The Sum of Creation: Squares and the Additional Mathematics of Enochian

Reflecting on the Enochian system of John Dee & Edward Kelley, the numerical component has always been of interest to me. In particular, the elements strongly reflect the meaning of squares, which can be thought of as the unfolding (as in the mathematical product of two numbers being a pure, Divine form of Creation). This is especially important with the number 19, which is the square root of 361, which seems to represent the number of degrees of a circle or a sphere, plus the center. (Note that the idea of the heavenly sphere(s) is very common in ancient and medieval thinking). As I’ve mentioned in previous posts, 19 is also the sum of the number of signs of the zodiac (itself falling along the 360° ecliptic), plus the 7 planets (whose motion around the zodiac is the subject of astrology).

A shape related to the circle in ancient and medieval thinking is the square. One question that perplexed mathematicians was how to square the circle, which is to say how to create a square with the appropriate side length such that its area would match that of a circle of a given radius. This is quite difficult because one must take the square root of pi (today, of course, is Pi Day) to do so. A square can also be thought of as a self-referential product; a side times itself creating an area (square numbers got their name from the same concept; a square of side length n has an area of n*n).

This idea can be extended to the concept of another product, which is to say all of Creation by the Divine. As we shall see, the squares are integral (heh) to Enochian, but we must consider in advance which numbers may be important, and how far this concept may go. One can make a parallel (ah, how language recapitulates mathematics again!) to the number of days of Creation in the book of Genesis, which is to say, seven, and which is explicitly blessed as holy. Seven is of course a number integral to Enochian, with its Heptarchy and its 49 by 49 (7^2 by 7^2) tables in the book of Liber Loagaeth (more properly called Amzes Naghezes Hardeh). Before continuing, I’ll make the aside that the idea of numbers as being integral to Creation is paralleled in Pythagoreanism (and, I’m sure, many other traditions which I am not aware of). I can’t claim to be an expert on Pythagoreanism, nor of course to the be-all, end-all of the esoteric traditions it’s influenced (the SHWEP is working on that difficult project!), but it’s fair to say that the idea of The One being a Creator of all numbers is important; this concept of the Unity of the Divine is common to Judaism and Islam.

Christianity has this idea but complicates it somewhat with the concept of the Trinity; (Pythagoreanism also held the number three to be very important); because Enochian is in the Christian tradition, the number three will be a guide, but also the number seven, again, as the number of days of Creation. We should also again keep in the back of our minds Matthew 20:16: “The last will be first, and the first will be last,” and consider the possibility of reversal and, by extension, doubling.

The first square integer is 1^2 = 1, the next is 2^2=4, and the next is 3^2 = 9. Together, these sum to 14 = 7 + 7, as if we have gone the length of creation, seven, and then back again. This will be of interest later.

Next three squares (16, 25, & 36) total 77 (the number of times we are to forgive our brother—that or 7*7 = 490), and here we have a palindrome of a number, and repeating the seven again. Together the first six squares total 91, which is the number of Parts of Earth in the Watchtowers, and 7 * 13 as with Christ and his apostles (and Israel and his sons) multiplied by the holy number of 7, in addition to being the reverse of 19.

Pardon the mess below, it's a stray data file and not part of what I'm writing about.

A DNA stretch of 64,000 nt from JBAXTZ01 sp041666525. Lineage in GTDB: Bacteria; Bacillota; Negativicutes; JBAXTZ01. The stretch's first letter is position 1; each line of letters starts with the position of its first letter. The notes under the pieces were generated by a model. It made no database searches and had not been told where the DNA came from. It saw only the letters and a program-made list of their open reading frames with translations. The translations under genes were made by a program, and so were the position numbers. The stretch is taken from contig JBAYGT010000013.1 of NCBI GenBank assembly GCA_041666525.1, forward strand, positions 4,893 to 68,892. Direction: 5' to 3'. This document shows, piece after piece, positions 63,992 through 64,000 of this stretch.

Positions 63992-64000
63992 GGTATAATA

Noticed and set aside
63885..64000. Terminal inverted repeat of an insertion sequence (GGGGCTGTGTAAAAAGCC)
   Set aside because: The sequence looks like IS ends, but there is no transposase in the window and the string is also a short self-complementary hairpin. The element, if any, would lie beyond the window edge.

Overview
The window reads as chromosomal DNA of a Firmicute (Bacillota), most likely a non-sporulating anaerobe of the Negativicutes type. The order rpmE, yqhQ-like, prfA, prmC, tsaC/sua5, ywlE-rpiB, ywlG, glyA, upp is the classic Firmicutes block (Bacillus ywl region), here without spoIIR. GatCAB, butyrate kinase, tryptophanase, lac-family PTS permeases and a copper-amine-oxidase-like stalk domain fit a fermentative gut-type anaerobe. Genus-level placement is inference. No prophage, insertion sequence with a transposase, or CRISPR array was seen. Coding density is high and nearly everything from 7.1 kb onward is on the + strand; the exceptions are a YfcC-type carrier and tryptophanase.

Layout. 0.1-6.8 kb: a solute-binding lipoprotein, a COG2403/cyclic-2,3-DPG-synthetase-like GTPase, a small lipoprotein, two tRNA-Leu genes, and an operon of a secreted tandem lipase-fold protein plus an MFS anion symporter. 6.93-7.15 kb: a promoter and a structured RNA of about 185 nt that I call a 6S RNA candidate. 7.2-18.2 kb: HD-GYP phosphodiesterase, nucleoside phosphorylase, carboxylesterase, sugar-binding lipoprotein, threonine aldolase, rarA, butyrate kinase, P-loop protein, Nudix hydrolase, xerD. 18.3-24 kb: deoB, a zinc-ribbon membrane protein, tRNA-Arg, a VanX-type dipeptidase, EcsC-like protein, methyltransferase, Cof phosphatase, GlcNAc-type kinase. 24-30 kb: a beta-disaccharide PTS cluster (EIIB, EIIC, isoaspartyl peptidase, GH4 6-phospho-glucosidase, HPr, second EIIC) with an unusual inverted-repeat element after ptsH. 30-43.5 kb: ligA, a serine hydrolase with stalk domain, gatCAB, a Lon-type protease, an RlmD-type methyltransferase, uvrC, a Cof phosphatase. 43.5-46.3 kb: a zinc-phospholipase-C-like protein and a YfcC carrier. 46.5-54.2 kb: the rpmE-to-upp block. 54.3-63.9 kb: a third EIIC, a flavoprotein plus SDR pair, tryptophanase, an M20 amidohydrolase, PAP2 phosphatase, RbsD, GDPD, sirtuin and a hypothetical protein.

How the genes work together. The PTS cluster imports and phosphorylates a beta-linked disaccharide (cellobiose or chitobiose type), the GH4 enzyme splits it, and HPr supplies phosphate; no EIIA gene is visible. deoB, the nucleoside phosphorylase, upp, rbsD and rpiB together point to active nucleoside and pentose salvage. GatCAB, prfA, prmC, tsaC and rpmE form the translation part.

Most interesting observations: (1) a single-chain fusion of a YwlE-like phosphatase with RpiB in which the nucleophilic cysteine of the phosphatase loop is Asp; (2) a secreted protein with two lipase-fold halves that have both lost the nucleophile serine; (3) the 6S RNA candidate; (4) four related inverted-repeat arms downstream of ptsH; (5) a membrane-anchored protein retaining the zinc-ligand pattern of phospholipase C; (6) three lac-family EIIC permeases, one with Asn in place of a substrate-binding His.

We can pause here to note that adding the next square of 7^2 = 49 to this–which is to say, the sum of the first seven squares–gives us 140, reflecting the sum of the first three squares again.

Yet continuing with triads of squares, we can sum the three squares of 49, 64, & 81, which sum to 194, which is the number of pages of Liber Loagaeth (front and back), 98, plus the number of pages of the Book of Silvered Leaves, 96.

The next three squares, 100, 121, & 144 sum to 365, the number of days of the year. Finally, we come to the next two squares 13^2 (169) + 14^2 (196) = 365 again. It’s as if we’ve gone from 7 days of the week and back through the trinity, and, in following that first sum of creation, we’ve gone through the 365 days of the year and back again as well.

Summing the first 14 squares, we come to 1015, the digits of which sum to 7. Interestingly, summing the first 14 numbers themselves comes to 105, the number of letters on the last leaf of Liber Loagaeth (dwarfed by those on any of the rest of the leaves, to be sure!). It’s as if the divine unity (1) comes through as a digit via the process of Creation. Both 105 and 1015 are evenly divisible by 35, yielding 3 and 29, respectively, seeing the Trinity coming through again; 29 comes through repeatedly in a previous post.

It’s here that the pattern of triads seems to end, yet we have another sum of squares through 21. 21^2 = 441 is already important on its own in Enochian as both the sum of the numbers in the cells around the Sigillum Dei Aemeth (440 plus 1 for the unity of the Divine as explained by the Archangel Michael) and the number of cells with individual letters on Leaf 1b (9 rows * 49 columns). The sums of squares 1^2 + 2^2 + … 20^2 + 21^ 2 = 1202, which is 1 or 2 more letters than the (main) letters on later leaves of Liber Loagaeth (e.g., Leaf 30b, Glonz alnoptd, & 31a, Gemnarv Hvncol). Or, if one doubles this number to 2404, then it is 3 more than the letters from a table on one of the earlier pages.

Looking again to the sum of squares through 28, we see the total is 7714; through 35, we come to 14910. The patterns seem to end approximately here, but, of course, the reader is encouraged to reach out if they find additional robust patterns.

A Solution to Liber Loagaeth, Part 9

Lest any of you feel I’m slipping on my obsession with numbers, it occurred to me to consider the numerological significance of Amzes Naghezes Hardeh, AKA Liber Loagaeth.

I started with some of the obvious numbers which appeared over and over again: 7, its square 49, its square 2401, then the number 9, the number 40 (significant in Enochian as the difference between 49 and 9, as well as the number of cells in the outer ring of the Sigillum Dei Aemeth, and of course biblically), the number 21, the number 19, and their relationships. This squaring and re-squaring got me thinking of the Pythagorean theorem, and more generally the distance formula in n-dimensional space. It occurred to me to just try some of these numbers in 3D and see what is left over.